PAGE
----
The Wisteria is a flowering, woody vine that climbs by twining its stem around any available support. In doing this, they often rob their host trees of sunlight and choke out other plants. If they are allowed to grow on houses, they can cause damage to gutters, downspouts, and similar structures.
I have one growing in my garden and it was during one of the lockdowns that I fell in love with it. They blossom during springtime, burgeoning beautiful blue flowers that sprinkle down, making plain why in Dutch the plant is called “blue rain”. The tree and the neighbors’ balcony are fully immersed by the excessive growth of this invasive climber.
After learning that the greenery in my garden was not brought about by the tree itself, who already died or is at least in the process of doing so, suddenly I saw Wisteria popping up everywhere in my hometown. It was like being in love with someone and seeing that person’s face on every corner of the street. But this time, they are actually there!
But it’s getting a bit too much at times. I am afraid it is getting out of hand.
Some theorists argue that cereal species and animals such as chickens did a good job domesticating humans, as now they are genetically the most successful grass race and bird type respectively. Well, the Wisteria is on its way to make the list, I concluded, as I walked down the Oude Kijk In ‘t Jatstraat and the Oosterstraat, where the municipality of Groningen made space in the sidewalk to allow the vine to climb. Considering the current short-sightedness of the political milieu, it won’t be long before these plants will be granted monumental status or be dubbed a protected species.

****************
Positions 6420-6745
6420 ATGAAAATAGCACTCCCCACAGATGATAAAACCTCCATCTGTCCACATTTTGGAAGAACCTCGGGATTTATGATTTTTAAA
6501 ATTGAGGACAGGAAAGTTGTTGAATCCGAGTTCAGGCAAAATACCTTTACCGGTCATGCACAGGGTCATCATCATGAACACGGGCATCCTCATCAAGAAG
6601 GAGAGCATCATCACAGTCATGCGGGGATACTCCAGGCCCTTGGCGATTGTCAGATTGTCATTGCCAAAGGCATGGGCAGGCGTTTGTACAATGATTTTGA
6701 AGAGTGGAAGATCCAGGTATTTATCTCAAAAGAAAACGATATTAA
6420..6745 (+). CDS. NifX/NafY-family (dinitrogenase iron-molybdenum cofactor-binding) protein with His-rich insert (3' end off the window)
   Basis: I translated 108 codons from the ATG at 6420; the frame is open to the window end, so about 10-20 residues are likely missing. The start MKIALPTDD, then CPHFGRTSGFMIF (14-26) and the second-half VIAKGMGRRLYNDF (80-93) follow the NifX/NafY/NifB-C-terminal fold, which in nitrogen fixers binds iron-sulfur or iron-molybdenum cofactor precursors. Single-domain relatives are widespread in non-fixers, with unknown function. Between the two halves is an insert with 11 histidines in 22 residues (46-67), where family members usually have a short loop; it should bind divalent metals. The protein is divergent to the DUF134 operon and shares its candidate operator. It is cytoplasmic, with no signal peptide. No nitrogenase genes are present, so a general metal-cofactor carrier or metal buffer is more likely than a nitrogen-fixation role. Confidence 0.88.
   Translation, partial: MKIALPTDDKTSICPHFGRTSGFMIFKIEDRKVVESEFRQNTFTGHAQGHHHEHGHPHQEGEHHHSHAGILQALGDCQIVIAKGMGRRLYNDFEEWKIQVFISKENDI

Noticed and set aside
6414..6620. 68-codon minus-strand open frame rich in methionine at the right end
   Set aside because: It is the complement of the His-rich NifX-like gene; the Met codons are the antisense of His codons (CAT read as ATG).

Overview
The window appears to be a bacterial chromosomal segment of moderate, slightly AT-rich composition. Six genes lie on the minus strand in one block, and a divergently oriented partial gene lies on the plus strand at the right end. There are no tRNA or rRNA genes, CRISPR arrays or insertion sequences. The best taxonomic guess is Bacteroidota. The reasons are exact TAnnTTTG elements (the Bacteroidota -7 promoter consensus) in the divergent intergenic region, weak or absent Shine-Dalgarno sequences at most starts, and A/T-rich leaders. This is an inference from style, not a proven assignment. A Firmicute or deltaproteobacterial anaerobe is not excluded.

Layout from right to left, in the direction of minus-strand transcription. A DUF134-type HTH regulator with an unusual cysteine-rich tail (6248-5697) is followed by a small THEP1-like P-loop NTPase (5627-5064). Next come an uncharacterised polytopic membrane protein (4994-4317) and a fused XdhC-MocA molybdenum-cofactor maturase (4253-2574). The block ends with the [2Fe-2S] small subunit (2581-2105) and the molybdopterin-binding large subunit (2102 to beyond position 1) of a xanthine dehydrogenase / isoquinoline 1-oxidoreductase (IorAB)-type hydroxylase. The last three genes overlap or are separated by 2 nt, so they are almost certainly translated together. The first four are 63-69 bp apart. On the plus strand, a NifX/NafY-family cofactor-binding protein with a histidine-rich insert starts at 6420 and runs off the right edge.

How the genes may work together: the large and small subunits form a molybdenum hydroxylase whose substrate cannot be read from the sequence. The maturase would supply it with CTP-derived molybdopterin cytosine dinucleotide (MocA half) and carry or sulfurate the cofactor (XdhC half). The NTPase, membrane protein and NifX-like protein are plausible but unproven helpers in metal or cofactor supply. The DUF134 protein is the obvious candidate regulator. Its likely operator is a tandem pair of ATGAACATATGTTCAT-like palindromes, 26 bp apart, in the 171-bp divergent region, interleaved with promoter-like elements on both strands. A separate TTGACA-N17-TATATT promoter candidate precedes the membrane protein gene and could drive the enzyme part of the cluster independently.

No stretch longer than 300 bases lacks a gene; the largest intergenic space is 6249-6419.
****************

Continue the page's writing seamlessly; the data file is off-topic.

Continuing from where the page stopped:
And then what? Us modern humans have never been very good at paying heed to the unwanted consequences of interventions like these. The parasite will proliferate, accelerating in growth, pushing itself through the pavement, through roofs, penetrating the comfort of our human confines, choking us out like it did the tree in my backyard.
For me, I am still in love with this toxic lover watering me down until the world looks as if I was never there. Choking me out, like it did the tree in my backyard. And sure, it looks pretty (especially in spring!) of course it’s beneficial for biodiversity, heat- and stormwater adaptation and good for our health too. Some might argue that it’s about time a non-human species dominates the inner city and the earth. But I wonder, are we prepared to give up this amount of control?